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SL301 Garnierite

SL301 Garnierite


SL301: Garnierite– Slab – Unpolished.

Please note, in the last photos, the slab is wet. This is a visual representation of a potential outcome, if polished.

Approximate measurements: LxWxH – 5 1/2″ x 1/8″ x 3 1/8″.

Availability: single set, exclusive.

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SKU: SL301 Category: Tags: , ,


Garnierite is a general name for a green nickel ore which is found in pockets and veins within weathered and serpentinized ultramafic rocks. It forms by lateritic weathering of ultramafic rocks and occurs in many nickel laterite deposits in the world. It is an important nickel ore, having a large weight percent NiO. As garnierite is not a valid mineral name according to the Commission on New Minerals, Nomenclature and Classification (CNMNC), no definite composition or formula has been universally adopted. Some of the proposed compositions are all hydrous Ni-Mg silicates,  a general name for the Ni-Mg hydrosilicates which usually occur as an intimate mixture and commonly includes two or more of the following minerals: serpentine, talc, sepiolite, smectite, or chlorite, and Ni-Mg silicates, with or without alumina, that have x-ray diffraction patterns typical of serpentine, talc, sepiolite, chlorite, vermiculite or some mixture of them all.

Garnierite is a green mineral, ranging from light yellow-green to dark green. The color comes from the presence of nickel in the mineral structure for magnesium.  Noumeaite (later determined to be a member of the garnierite family) varies in hardness, from soft and brittle to hard enough to carve into figurines and the like. Some species of garnierite stick to the tongue and dissolve readily in water or even on the tongue. Garnierite commonly has a colloform texture, typical of minerals that fill open spaces from a solution. In general, darker green garnierites have higher Ni content, higher specific gravity and higher mean index of refraction than lighter green garnierites, which most likely relates to the inclusion of more Ni in their crystalline structure. The specific gravity of garnierite ranges from approximately 2.5 to 3. The mean index of refraction of garnierite ranges from approximately 1.563 to 1.601.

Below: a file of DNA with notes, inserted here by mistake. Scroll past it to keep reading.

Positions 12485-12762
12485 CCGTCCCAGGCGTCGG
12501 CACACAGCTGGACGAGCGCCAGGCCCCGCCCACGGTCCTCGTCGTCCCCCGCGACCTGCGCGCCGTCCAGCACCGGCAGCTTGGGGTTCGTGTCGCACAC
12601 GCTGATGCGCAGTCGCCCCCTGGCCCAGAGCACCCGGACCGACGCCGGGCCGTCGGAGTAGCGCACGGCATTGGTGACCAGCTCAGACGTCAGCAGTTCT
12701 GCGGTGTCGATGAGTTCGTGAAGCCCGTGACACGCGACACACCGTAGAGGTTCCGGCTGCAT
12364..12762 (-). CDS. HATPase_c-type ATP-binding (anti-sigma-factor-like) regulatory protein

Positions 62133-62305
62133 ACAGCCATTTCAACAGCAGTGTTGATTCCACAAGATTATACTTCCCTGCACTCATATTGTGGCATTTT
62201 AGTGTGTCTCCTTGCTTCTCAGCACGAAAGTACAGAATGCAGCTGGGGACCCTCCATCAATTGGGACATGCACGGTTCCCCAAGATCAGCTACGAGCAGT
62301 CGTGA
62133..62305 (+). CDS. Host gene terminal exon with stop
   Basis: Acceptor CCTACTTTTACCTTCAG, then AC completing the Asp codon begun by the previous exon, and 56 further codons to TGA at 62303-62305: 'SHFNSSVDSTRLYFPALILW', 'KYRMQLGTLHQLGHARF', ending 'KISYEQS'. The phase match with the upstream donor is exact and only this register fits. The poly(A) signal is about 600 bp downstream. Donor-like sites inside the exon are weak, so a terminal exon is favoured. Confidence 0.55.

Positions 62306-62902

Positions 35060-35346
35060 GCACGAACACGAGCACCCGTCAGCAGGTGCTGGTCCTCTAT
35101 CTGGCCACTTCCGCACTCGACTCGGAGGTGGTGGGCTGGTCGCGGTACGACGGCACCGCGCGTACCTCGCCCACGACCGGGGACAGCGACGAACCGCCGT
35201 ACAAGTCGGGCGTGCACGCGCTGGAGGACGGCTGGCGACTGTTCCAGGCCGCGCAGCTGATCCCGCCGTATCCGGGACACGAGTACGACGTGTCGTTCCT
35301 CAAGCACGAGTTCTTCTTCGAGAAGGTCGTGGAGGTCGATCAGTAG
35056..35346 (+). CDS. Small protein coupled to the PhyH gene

Jules Garnier, a French geologist, published his work on the geology of New Caledonia in 1867, announcing the discovery of nickel there. Garnierite was named for Jules Garnier in a paper by Archibald Liversidge in 1874. When Liversidge sent a copy of his paper to Garnier, Garnier replied that the new mineral noumeite being described in the paper sounded very much like a mineral he had described in his 1869 paper. Liversidge decided to name the new mineral garnierite in honor of Garnier and gave the name noumeaite to a second mineral found in the same general area in New Caledonia

Additional information

Weight 1.25 lbs
Dimensions 9 × .75 × 7 in

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